After discussing the design options with my boyfriend, we decided to go for subtle contrasts, using the smaller check for the collar stand, the lower collar piece, the lower button band, the sleeve plackets and the gussets. We also decided on one invisible front pocket and a single box pleat in the back.

Having never sewn a shirt for him before, I checked his measurements against the chart and then the pattern pieces against one of his shirts. Amazingly I didn’t have to make any adjustments, except for shortening the hem by maybe 3 centimetres.

The construction itself was quite straightforward. The double-gauze made it a little bit difficult to sew super-accurately but with the texture of the fabric, slightly wonky seams are not noticeable anyways. The only changes I made to the construction, compared to the pattern, were to use the Negroni Shirt sleeve placket and fold the lower button band over instead of under, to show the back side of the fabric. For the collar, I used the Granville shirt instructions (though I am not convinced by the neatness of this method, I still might have to try other methods to find the ideal one). I also finished all the seams with flat-felled seams for a neat and sturdy finish. Again I realised how much I enjoy sewing technical details. Shirt-making is so much fun and sleeve plackets might actually be my favourite thing to sew.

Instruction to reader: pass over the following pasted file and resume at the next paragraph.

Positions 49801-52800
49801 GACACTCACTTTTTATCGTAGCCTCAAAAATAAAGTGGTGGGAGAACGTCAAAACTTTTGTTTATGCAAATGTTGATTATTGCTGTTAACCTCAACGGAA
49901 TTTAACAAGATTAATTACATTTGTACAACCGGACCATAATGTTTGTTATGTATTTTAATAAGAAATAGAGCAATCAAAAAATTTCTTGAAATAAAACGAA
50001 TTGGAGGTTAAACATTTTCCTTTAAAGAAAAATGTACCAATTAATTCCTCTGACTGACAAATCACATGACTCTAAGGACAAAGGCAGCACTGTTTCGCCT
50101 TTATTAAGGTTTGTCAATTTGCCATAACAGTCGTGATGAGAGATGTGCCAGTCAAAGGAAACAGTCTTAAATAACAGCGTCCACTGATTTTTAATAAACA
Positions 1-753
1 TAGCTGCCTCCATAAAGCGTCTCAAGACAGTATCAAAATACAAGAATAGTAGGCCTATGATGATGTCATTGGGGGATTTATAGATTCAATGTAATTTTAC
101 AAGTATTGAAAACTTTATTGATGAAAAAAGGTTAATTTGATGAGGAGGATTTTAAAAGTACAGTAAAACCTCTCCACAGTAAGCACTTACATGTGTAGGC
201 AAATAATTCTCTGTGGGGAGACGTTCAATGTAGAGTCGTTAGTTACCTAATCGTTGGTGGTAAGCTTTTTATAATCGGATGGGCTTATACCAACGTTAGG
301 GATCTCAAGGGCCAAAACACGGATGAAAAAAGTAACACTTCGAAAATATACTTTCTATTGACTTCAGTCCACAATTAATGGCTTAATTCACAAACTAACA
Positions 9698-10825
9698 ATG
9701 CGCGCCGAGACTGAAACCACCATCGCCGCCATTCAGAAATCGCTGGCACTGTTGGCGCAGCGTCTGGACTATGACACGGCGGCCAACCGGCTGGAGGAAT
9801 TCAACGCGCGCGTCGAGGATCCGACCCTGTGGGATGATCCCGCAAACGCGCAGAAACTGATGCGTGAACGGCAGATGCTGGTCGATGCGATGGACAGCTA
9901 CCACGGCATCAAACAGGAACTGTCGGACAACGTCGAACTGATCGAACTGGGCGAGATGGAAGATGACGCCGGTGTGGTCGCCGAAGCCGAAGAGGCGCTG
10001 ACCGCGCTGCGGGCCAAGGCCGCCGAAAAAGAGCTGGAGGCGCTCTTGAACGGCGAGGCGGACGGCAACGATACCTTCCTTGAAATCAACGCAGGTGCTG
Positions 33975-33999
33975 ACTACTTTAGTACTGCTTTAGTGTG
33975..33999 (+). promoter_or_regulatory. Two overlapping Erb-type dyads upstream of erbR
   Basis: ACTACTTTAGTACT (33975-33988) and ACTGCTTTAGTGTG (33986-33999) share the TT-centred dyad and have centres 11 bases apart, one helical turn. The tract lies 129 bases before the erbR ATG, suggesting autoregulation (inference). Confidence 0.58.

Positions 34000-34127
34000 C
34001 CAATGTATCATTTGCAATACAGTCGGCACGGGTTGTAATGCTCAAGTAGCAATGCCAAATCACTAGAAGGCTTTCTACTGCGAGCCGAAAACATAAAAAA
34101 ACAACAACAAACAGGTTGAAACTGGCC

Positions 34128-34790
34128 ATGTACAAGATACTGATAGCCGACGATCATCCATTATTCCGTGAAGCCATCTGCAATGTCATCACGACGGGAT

The fit of the shirt is actually pretty good, considering that this is the first shirt I made for him. Next time I will shorten the sleeves a smidge and maybe bring the collar in slightly as the gap in the middle seems quite wide.

Overall, I absolutely love this shirt on him! It’s a lovely casual shirt which, thanks to the contrasting details, is not too boring. It was also amazing to have him in front of the camera for a change. Doesn’t he make a dapper model? In real life he also does smile a little bit more, we took these pictures just on a very cold and gloomy day. Let’s see how well this shirt will integrate in my boyfriend’s minimalist wardrobe. Maybe there will be some more of these shirts in the future.